Why our industry could do with being a bit more Wimbledon

Skegness

Serena practicing at Wimbledon. Photo by Clive Brunskill/Getty Images

A new film about John McEnroe was released as this year’s Wimbledon tennis tournament came to a close, which prompted me to think a bit about tennis.

McEnroe is famous of course for being outspoken.  In a corporate world some people find speaking bluntly can be difficult.  McEnroe’s view was that he was the “normal” one on the tennis court: “What I’ve always thought about myself is that I’m more like the normal guy than Björn is,” he goes on. “Björn’s the freak that could go out there and not change his expression for four hours. I’m the normal guy that gets frustrated on the court and expresses himself.”

He believed in winning at any cost, but goes on to say however that 37 therapists didn’t help him really be normal.

Is anyone who is world beating entirely “normal”?  Not by definition. 

Is it possible to win without ranting?  Yes of course. 

Has psyching out your opponent become common practice?  Yes of course.

Can you give robust feedback without upsetting people?  Undoubtedly, and here’s one highly successful contributor to my book, with co-author Kathryn Jacob OBE, The Glass Wall, success strategies for women at work and businesses that mean business explaining how to give criticism so that it is well received: “Above all, I am authentic. I would say that what I do is the Shit Sandwich. I’m quite nice to people, I try and be understanding and empathetic and listen, but it doesn’t stop me from confronting what’s wrong. Nice, and then I’ll be horrible. But then I’ll say I love you, let’s have lunch. I get furious, but then I say, it’s only work, there are important things, let’s make friends.”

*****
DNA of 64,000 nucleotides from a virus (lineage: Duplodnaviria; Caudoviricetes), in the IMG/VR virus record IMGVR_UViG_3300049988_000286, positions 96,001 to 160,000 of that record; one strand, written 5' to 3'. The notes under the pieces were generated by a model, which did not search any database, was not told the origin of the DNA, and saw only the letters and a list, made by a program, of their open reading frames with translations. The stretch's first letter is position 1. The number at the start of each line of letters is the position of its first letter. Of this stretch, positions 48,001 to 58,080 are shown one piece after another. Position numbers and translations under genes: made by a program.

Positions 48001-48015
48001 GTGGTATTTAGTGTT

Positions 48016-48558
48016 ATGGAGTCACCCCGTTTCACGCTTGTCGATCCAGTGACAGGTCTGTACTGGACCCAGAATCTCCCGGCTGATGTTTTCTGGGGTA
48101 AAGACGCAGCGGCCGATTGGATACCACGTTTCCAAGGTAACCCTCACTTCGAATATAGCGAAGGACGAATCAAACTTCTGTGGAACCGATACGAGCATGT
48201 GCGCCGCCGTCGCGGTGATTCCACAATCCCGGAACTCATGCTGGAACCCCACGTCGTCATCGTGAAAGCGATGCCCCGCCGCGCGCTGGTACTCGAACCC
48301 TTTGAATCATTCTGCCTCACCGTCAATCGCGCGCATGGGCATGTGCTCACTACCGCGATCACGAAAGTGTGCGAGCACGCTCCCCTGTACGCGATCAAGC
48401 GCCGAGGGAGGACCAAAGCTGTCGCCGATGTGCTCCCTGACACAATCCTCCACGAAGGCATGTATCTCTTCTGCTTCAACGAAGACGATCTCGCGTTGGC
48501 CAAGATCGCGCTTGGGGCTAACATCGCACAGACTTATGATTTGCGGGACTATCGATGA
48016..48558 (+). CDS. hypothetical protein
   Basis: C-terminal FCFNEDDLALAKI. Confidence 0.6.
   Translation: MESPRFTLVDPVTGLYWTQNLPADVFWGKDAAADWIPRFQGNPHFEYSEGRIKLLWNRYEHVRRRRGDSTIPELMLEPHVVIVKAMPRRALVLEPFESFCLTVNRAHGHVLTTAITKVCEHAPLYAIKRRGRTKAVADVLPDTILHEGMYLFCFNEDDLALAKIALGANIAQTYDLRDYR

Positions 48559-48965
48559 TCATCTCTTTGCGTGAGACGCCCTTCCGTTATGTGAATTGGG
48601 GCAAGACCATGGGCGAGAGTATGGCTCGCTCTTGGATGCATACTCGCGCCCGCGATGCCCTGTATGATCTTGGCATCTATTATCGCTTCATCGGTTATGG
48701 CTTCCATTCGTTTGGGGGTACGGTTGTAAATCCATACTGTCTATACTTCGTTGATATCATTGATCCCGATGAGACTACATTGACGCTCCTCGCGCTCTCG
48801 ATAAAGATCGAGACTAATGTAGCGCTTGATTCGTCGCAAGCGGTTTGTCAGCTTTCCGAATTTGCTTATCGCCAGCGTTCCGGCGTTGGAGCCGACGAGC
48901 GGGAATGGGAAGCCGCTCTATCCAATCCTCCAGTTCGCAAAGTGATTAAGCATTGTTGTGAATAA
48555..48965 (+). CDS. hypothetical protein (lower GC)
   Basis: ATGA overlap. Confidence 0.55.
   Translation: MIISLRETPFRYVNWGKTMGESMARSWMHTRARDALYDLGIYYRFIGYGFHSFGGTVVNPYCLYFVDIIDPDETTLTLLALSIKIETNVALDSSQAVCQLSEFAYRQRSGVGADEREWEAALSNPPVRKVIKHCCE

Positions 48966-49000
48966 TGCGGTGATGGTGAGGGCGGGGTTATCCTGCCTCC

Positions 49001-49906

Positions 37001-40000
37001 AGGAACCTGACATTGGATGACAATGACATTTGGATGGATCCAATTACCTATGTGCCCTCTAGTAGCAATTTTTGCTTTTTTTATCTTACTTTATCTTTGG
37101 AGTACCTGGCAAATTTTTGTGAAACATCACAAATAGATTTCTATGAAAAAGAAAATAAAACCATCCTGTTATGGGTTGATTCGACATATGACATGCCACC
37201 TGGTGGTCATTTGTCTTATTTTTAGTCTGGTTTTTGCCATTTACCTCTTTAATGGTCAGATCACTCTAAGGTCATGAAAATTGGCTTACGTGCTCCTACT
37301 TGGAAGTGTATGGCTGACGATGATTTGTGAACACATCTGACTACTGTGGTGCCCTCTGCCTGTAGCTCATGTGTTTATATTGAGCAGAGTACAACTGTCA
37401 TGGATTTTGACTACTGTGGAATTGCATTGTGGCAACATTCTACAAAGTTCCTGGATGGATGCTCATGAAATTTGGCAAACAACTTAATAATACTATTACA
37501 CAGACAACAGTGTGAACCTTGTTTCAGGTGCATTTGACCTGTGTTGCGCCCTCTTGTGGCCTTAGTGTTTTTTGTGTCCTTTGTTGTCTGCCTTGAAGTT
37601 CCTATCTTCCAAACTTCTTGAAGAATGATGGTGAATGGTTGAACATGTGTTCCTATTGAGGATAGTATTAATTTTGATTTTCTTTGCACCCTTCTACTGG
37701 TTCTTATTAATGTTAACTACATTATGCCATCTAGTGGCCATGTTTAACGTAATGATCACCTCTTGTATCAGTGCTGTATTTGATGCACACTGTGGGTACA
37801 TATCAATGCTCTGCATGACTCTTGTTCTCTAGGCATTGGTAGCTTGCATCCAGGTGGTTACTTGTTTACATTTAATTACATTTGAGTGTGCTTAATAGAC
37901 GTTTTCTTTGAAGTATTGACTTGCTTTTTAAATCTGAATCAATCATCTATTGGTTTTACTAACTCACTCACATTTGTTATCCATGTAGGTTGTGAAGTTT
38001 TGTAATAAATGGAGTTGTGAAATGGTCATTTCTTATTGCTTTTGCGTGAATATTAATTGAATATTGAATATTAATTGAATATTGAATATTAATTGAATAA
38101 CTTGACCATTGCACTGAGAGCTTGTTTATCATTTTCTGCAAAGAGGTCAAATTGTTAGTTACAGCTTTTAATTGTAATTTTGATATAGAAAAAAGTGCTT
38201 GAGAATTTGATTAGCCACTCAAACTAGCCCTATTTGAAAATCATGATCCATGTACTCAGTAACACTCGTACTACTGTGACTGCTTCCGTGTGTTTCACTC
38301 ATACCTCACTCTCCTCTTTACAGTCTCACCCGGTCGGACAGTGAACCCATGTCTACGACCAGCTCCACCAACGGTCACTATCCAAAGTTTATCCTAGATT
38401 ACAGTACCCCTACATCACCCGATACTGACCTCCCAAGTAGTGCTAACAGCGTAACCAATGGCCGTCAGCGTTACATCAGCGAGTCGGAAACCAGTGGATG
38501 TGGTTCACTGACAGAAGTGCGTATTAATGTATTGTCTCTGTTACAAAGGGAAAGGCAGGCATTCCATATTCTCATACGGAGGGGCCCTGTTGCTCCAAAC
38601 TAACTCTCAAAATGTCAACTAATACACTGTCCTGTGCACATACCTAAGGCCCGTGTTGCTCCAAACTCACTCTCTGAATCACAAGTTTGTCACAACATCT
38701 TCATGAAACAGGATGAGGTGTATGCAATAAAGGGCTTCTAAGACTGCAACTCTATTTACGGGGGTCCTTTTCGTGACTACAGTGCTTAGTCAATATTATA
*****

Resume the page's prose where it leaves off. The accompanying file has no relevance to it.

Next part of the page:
However, this is Solin not how we should be more Wimbledon.

And its buy Quetiapine no prescriptions not by eating more strawberries and cream, or drinking more Pimms.

We should be more Wimbledon by adopting the rule of the second serve.

The genius of the tennis game lies in the second serve.

What other game, or profession, authorises you to make your best shot and have no worry about failure?

In tennis every player can shoot for the moon with their first serve, with no anxiety at all about it missing. 

Imagine how much more interesting to my mind (apologies to the purists) penalty shoot outs would be under these rules where every shooter would get two shots at goal. 

Imagine what this would do to our education system if a brave go was written into some subjects.

Think how you would feel in a pitch or answering a client brief if the rule was to go twice – first you shoot for the moon, then you give a safety shot.

Of course, we all have the option to give a range of solutions.  But that’s different, that’s about options not about ambition.   The Second Serve rule should be baked in, and I would recommend to any client giving a brief today that they try this as a mandatory and see what that does to the responses.

Our industry is transforming thanks to the advent (finally) of great AI and automation.  Efficient automation levels the playing field in mature markets, and means that competitive advantage lies in those businesses that fuel differentiation with creativity.

The second serve rule can transform that creativity.

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